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Bombay High Court
Emperor vs Nanabhoy Bezanji Choksey on 17 July, 1907
Equivalent citations: (1907) 9 BOMLR 932
Author: Chandavarkar
Bench: Chandavarkar, Heaton


Chandavarkar, J.

1. The question referred to this Court by the learned Chief Presidency Magistrate is as follows:-“Did the act of the accused under the circumstances described mean ‘erection or re-erection’ within the meaning of Section 349 C of the Municipal Act or a ‘re-construction’ within the meaning of Section 342”. We think that it is a question of fact which must be determined on the evidence and circumstances of each case, Addressing ourselves to the question of law arising in the case before us it is this :-what is the meaning of “re-erection ” or ”re-construction ” as these terms are used in Sections 349 C and 342 of the Act respectively. In Section 349 the words are “shall be erected or re-crected ” which means that to erect a building is different from re-erecting it. The word “erect” is defined by the legislature in Section 337 (2). There is no definition of re-erection. Re-erection must mean something which is excluded from the definition of “erecting a building” in para 2 of Section 337. Therefore re-erection would apply to all buildings which are not included in that paragraph. A building with aground floor to which after it has been in existence for some years the owner wants to add one or more storeys would fall within “re-erection,” provided it is not of the description mentioned in the definition of erection. The proviso to Section 349 0 makes that quite clear. It speaks not only of a building to come into existence in future but of a building which is already in existence at the time of the proposed re-erection. It says that the Commissioner may, by special order, grant permission for the erection of such a building of more than two storeys or for the construction of one or more additional storeys if satisfied that such building will be or is of thoroughly sound material and construction”. That is, a building with a ground floor already in existence is re-erected if one or more storeys are added to it. In construing this section I think we ought to bear in mind the object of the legislature and the mischief which was intended to be struck at. We think therefore that the Magistrate ought to deal with this case on the evidence bearing in mind the object of the section and the construction we have pointed out. With this answer the reference must be returned to the Chief Presidency Magistrate.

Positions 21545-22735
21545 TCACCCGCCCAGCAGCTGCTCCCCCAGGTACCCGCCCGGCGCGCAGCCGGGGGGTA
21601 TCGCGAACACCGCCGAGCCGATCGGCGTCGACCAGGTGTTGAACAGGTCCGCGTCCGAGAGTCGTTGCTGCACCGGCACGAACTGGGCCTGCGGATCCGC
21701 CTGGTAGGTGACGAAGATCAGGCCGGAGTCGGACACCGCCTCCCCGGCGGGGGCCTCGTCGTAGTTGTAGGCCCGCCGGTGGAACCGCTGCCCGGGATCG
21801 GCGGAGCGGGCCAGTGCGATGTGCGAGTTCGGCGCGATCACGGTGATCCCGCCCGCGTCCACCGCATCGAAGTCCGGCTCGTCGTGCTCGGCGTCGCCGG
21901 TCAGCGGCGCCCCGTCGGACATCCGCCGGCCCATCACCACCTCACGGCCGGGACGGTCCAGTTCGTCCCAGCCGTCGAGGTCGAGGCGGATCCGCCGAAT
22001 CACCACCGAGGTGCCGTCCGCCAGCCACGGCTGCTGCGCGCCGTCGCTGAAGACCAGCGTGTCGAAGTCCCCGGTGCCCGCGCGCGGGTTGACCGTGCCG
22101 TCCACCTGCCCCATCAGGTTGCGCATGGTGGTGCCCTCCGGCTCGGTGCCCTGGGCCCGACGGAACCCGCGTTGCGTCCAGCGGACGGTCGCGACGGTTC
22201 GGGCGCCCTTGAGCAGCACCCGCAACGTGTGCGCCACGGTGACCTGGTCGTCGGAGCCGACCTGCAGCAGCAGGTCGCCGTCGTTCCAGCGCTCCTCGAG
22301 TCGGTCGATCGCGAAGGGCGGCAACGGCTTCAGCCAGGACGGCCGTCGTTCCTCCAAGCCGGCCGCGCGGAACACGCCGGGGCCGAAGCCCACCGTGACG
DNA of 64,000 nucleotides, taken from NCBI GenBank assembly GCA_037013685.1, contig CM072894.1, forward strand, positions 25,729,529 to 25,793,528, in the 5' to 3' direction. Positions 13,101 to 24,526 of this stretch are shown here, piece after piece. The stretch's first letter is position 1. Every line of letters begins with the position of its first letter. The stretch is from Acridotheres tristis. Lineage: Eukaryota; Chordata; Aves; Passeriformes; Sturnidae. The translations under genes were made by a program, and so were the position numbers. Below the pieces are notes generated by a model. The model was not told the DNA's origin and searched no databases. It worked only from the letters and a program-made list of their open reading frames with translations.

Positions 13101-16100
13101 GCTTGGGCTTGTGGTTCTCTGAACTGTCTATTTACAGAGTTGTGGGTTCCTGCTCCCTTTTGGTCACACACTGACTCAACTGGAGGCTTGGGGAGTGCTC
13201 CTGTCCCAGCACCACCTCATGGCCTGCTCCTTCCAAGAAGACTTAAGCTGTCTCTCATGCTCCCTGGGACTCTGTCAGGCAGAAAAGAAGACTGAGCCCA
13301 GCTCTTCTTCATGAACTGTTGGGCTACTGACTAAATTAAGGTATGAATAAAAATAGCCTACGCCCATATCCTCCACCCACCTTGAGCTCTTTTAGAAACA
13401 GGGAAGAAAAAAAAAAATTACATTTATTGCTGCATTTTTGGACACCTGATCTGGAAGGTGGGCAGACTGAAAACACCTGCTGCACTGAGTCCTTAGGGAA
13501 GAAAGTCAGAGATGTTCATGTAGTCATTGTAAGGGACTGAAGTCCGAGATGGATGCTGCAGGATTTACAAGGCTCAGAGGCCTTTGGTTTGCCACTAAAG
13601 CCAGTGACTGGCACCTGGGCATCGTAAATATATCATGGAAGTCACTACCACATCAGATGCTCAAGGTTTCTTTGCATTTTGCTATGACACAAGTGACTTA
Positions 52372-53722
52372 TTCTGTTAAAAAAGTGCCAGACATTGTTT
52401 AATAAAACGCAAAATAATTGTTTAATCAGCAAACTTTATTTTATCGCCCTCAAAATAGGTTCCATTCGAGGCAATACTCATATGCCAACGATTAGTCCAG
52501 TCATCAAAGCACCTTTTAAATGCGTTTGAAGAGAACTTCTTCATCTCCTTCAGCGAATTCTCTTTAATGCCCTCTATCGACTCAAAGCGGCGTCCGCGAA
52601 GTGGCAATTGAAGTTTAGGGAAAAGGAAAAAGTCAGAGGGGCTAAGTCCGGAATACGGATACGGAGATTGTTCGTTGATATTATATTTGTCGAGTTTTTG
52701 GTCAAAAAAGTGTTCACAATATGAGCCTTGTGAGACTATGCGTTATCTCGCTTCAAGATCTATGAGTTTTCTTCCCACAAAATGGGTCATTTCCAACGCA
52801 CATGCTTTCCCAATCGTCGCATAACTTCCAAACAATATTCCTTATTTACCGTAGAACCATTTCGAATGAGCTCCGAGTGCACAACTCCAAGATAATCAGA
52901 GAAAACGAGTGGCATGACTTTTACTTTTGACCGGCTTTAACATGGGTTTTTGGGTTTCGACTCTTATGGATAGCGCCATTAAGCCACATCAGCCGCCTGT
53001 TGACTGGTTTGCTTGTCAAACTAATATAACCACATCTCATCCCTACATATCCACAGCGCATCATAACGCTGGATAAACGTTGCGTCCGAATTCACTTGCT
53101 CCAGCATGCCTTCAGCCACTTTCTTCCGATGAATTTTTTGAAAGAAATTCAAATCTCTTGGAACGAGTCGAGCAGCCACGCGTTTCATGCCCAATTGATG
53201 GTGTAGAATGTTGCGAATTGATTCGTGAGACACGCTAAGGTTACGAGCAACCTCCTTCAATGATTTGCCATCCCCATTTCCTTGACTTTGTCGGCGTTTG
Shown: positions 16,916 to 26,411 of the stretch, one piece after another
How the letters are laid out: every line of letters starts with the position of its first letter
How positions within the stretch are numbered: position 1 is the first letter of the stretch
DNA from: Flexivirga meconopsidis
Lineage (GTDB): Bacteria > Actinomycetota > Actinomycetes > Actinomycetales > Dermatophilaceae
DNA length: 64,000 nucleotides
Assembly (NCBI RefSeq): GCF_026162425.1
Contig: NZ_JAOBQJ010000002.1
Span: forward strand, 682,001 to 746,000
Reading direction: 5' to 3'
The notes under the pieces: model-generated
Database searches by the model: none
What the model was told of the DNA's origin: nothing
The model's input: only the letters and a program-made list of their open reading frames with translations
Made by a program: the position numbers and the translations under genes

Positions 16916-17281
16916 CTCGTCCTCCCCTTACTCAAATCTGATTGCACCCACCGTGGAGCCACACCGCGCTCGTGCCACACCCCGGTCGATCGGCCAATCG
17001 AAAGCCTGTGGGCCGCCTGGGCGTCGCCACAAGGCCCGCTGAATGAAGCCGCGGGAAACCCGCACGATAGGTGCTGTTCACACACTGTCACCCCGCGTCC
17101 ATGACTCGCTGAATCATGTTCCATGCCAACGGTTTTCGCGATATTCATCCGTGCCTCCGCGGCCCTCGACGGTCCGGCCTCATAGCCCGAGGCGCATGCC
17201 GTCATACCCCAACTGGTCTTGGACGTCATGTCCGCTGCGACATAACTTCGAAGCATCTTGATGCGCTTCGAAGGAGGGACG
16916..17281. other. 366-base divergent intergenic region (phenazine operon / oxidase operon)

Heaton, J.

2. I entirely concur with the conclusion that the word “re-erect” used in Section 349 C is something different from the word “erect” defined in Section 337. The use of the word “re-erect” as well as “erect” in Section 349 C brings within that section a class of cases excluded from Section 337, Clause (2). In this particular case there are two ways in which the accused may conceivably have committed an offence :-

(1) He may have pulled the old building down to the plinth so as to bring himself within the meaning of Section 337. This is a question of fact.

(2) Although he may not have pulled the building down to the plinth, yet he may have re-erected it within the meaning of Section 349 C. That again is a question of fact to be determined by the Magistrate.

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